Admittedly, being a professional dog walker is a lot of fun: You are greeted by your charges with a lot of enthusiasm, the premise of your time together is all about fun and positivity and you never know what to expect.
The latter statement is probably the most important. Not knowing what to expect can be an exhilarating thing — but it's also something that needs to be taken quite seriously.
The need for dogs to get out and about and experience the world is something that myself and fellow dog professionals stress is necessary, and for good reason. Exercise is important, sure, just as the socialization with people, other dogs, and their environment.
It's the socialization part that can throw a wrench into the best intentions when it comes to taking some pets out for some fun, especially if one or more of them have trouble handling themselves with regard to their behavior.
In households with multiple dogs, I often hear about the struggles that are encountered when trying to walk their four-legged friends as a group. To do so seems to make a lot of sense, right? Time is saved, there are certainly enough contraptions out there to facilitate the task and after all, people like my most famous predecessor, Jim Buck, have made it look
I have no problem with the idea of walking one or two family dogs together, providing they are able to both handle themselves confidently. But beyond that, I never walk more than one pet at a time.
The truth is, walking a group of dogs is not wise, nor is it safe, for a lot of reasons. It's especially true if there are one or more dogs at the other end of the leash who simply lack the skills and sophistication to successfully navigate a challenging social situation that they find themselves facing. It could be a squirrel that pops into view, or a small child that tries to approach — or perhaps another dog that triggers an unwanted response.
Further, the level of arousal easily becomes heightened in the presence of the other dogs in the group. Those reactions boomerang right back to the dog who is having difficulty, or worse, that dog could redirect their unwanted response onto another dog in the group — or even toward the human that's on the other end of the leash.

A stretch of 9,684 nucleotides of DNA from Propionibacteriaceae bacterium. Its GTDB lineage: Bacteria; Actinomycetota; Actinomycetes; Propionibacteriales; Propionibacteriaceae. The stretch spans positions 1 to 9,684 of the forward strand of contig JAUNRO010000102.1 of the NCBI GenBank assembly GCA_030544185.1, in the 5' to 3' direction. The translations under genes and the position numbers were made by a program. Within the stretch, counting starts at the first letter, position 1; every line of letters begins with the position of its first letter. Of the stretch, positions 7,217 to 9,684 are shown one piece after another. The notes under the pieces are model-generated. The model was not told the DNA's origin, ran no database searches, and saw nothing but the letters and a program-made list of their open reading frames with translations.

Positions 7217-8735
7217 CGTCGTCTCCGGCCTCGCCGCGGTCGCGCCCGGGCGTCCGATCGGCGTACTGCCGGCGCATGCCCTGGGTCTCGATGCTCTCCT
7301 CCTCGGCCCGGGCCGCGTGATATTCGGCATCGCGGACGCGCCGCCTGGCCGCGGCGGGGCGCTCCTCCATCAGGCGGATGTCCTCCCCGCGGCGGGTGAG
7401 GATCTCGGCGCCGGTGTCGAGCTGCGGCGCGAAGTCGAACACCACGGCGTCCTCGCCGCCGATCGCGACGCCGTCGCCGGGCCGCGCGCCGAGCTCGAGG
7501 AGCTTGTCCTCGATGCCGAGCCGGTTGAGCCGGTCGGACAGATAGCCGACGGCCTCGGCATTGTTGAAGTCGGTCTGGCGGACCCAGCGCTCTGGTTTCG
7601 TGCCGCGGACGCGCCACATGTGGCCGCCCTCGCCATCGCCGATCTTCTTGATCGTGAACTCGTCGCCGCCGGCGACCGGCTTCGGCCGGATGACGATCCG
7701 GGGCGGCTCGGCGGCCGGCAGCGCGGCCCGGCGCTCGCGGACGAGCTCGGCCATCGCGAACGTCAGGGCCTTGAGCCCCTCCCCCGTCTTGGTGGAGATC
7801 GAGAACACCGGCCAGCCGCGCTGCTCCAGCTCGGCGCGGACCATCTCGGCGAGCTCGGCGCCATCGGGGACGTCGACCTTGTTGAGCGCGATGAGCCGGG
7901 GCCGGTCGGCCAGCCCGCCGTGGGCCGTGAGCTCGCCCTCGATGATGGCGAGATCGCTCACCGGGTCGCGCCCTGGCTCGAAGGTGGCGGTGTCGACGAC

Let's not forget about encountering a reactive dog and their ill-prepared handler, or those canines that are allowed to go off-leash. (I see this frequently.)
A situation like any of those are nothing short of disastrous.
That said, it's wise to attune oneself to the specific needs of each dog in the household and proceed accordingly, rather than putting everyone together in a group — tethered — with the expectation that they'll all be on the same page.
A reactive dog deserves to have the time out on a walk all to themselves, so that their human has the opportunity to work with them one-on-one, or simply to just get the most out of the walk that they are able to. Every good experience sets the stage for long-term success and confidence.
Mitigating any probable angst with the other pets in the group while you are out with another is easy: before the leash is grabbed and the shoes are put on, give the other pets their own stuffed Kongs or safe chew toys to stay occupied, in or out of the crate, while you're away.
Walking several canine friends may seem like an ultimate goal to attain in households with multiple dogs, but I assure you that it's a misguided one. Even as Buck, a pioneer in my field, acknowledged in a 1964 interview, there are dogs that simply require solo treatment.
Here's to keeping your adventures from becoming misadventures.
For more practical tips that will save your sanity on walks, even if your pooch has a ways to go in their training, click here.
Lorrie Shaw is a freelance writer and owner of Professional Pet Sitting. Shoot her an email, contact her at 734-904-7279 or follow her adventures on Twitter.
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